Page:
“They knew that this hotel was too special to let it be torn down, so they bought it in 1968 and it was in absolutely horrible condition. The Harvey company, at the end, just did not take care of it. And literally for the next 40 years, Sam and Ethel Ballen just put their heart and soul into bringing the hotel back to life,” explained Pulsifer, who is proud of his 37 years in the hospitality industry, but even prouder of his 20 years at La Fonda. “They would do trades with [upcoming local] artists for room and board, and we have a lot of their work throughout the hotel. They just kept improving the hotel. And so many employees have been here for 30 to 40 years.”

The Ballen’s zest for life knew no bounds, and they traveled the world, visited friends, and climbed mountains. Their support of numerous causes in their beloved adopted home of Santa Fe along with the generous loan of their hotel facilities endeared them to the community. Advancing age didn’t slow them down until Ethel died from a massive stroke in 2006 and Sam followed a year later, dying after a fall while shoveling snow.

“They [Sam and Ethel] had five daughters, who ran the hotel, but they decided that they just didn’t want to be in the hotel business anymore, you know, the reminders of their parents,” Pulsifer said.

By then, it was time for renovations again.

Passing the Torch

Meanwhile, Texan Jenny Kimball — who also loved the Santa Fe area, just like her family friends, the Ballens, did — had been literally on the scene since the late 1980s.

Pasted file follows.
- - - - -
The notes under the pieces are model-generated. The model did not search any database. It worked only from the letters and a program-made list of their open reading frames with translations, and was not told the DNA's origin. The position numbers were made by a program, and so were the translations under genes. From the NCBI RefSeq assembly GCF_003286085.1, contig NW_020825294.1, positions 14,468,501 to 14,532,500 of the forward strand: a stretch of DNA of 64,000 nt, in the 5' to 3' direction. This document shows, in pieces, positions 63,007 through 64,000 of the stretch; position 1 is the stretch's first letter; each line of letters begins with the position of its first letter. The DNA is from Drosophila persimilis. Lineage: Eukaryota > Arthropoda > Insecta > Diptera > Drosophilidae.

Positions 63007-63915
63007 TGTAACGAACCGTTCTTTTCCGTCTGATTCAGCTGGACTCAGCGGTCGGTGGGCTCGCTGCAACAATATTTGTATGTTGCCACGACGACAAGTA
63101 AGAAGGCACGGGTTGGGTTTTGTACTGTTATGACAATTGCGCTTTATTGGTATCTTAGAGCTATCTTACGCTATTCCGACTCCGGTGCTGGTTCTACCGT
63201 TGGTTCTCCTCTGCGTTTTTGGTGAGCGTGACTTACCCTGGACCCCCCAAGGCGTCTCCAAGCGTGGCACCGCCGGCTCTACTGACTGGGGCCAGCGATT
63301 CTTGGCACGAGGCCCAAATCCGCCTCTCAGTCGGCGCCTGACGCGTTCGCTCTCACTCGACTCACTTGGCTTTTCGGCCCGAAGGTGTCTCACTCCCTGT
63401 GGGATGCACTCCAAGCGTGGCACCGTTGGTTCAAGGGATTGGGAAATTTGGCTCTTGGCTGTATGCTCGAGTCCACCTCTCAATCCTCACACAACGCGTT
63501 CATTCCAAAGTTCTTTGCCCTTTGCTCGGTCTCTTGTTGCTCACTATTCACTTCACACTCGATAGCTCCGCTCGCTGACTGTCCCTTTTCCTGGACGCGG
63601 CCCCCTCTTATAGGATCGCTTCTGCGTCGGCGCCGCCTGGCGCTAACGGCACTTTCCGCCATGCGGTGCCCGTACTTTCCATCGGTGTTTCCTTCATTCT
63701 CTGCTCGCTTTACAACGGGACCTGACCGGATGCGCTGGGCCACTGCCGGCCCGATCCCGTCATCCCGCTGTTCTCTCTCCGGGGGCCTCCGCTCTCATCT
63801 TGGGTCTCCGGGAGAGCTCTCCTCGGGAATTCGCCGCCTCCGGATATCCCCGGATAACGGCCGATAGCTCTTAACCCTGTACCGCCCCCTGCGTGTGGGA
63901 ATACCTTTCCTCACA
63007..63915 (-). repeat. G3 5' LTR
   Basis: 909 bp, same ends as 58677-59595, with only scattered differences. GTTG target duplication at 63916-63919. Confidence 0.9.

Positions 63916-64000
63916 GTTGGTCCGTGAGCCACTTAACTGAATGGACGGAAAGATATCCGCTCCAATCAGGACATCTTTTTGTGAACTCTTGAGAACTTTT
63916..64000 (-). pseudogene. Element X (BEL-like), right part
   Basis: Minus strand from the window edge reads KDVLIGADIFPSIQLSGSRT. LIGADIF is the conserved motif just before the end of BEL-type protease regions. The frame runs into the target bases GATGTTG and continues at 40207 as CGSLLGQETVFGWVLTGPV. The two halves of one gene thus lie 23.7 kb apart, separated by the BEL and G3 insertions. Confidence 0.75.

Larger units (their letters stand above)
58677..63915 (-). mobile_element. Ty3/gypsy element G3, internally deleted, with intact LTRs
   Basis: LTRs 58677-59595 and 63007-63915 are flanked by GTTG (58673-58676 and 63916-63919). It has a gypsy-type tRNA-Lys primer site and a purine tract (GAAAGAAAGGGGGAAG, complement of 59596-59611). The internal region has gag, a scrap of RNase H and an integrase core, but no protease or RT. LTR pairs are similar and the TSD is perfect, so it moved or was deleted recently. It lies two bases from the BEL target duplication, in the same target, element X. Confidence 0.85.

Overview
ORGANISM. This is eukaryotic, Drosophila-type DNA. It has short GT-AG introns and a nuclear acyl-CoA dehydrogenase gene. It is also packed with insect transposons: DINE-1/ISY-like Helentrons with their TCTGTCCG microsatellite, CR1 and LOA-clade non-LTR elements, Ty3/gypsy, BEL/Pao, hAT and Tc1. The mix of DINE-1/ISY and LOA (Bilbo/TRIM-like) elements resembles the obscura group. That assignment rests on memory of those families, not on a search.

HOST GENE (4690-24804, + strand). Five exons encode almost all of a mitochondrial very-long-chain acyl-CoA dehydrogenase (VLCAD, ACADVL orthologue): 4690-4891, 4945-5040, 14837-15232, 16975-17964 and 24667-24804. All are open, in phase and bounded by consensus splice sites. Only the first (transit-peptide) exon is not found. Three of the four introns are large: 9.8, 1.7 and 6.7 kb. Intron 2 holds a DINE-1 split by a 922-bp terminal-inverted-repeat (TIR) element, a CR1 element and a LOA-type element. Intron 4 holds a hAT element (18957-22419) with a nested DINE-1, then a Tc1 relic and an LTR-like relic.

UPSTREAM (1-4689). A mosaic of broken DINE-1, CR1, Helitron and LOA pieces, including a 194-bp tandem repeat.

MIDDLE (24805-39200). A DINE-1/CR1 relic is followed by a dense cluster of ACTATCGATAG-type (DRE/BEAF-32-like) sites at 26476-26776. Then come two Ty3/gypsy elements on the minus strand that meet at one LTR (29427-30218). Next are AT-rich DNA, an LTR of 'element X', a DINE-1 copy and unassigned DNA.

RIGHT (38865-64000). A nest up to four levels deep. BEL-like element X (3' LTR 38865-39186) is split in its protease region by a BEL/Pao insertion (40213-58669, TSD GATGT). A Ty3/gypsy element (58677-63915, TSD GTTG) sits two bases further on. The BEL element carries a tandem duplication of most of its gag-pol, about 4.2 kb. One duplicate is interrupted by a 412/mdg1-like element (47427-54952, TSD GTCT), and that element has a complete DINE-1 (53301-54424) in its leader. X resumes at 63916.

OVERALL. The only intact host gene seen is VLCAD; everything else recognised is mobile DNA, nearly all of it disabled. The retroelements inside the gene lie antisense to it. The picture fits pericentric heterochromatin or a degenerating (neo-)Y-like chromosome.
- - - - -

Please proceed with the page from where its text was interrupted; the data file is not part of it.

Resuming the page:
“I moved to Santa Fe in the late ‘80s and lived with Sam and Ethel Ballen, who owned the hotel since ‘68, while I studied for the New Mexico bar exam, because I was licensed in Texas. Why not New Mexico?” explained Jenny Kimball, Chairman of the Board for La Fonda. “What drew me was our friendship with the Ballens, as well as I’m a real outdoor advocate and lover, and like to bike, snow ski and horseback ride, and hike. Growing up and living in Dallas, Texas, you pretty much had to get on a plane to go do that. And so, I decided after practicing law in Dallas for a couple of years, that I wanted to try small town living in an area that was more conducive to my real passions, which was the outdoors. I called the Ballens and said, ‘I want to come.’ And we came out as a family because the Ballens had been friends with my parents.”

Kimball began practicing law in New Mexico after passing the state bar exam, and she began doing legal work for La Fonda. She also bought some stock in the hotel under the Ballens’ tenure, thereby becoming one of the owners. As she spent more time at La Fonda and the Ballens aged, with their daughters helping to run the hotel, it was assumed that Jenny would take over at some point.

“They had kind of teed me up and asked me if when they pass, I would take over. And so, it was just out of a sense of duty and appreciation and protection for the Ballens to make sure that the hotel was run by an honest, ethical person who would honor their ownership. I kind of got the baton passed to me. I wasn’t in the hospitality business. It wasn’t my background or anything that I planned. It was really out of the personal connection to the family that owned the hotel.”

Kimball and her brother Phillip Wise, also an attorney, formed Cienda Partners, a small group of family investors, that realized that the hotel had always meant a lot to them over the years when traveling to Santa Fe. So, when the hotel sold on October 31, 2014, the partnership was ready to take on some major renovations, including all new electrical from the basement up, all new windows, and “the entire facility, which is a city block, re-stuccoed.”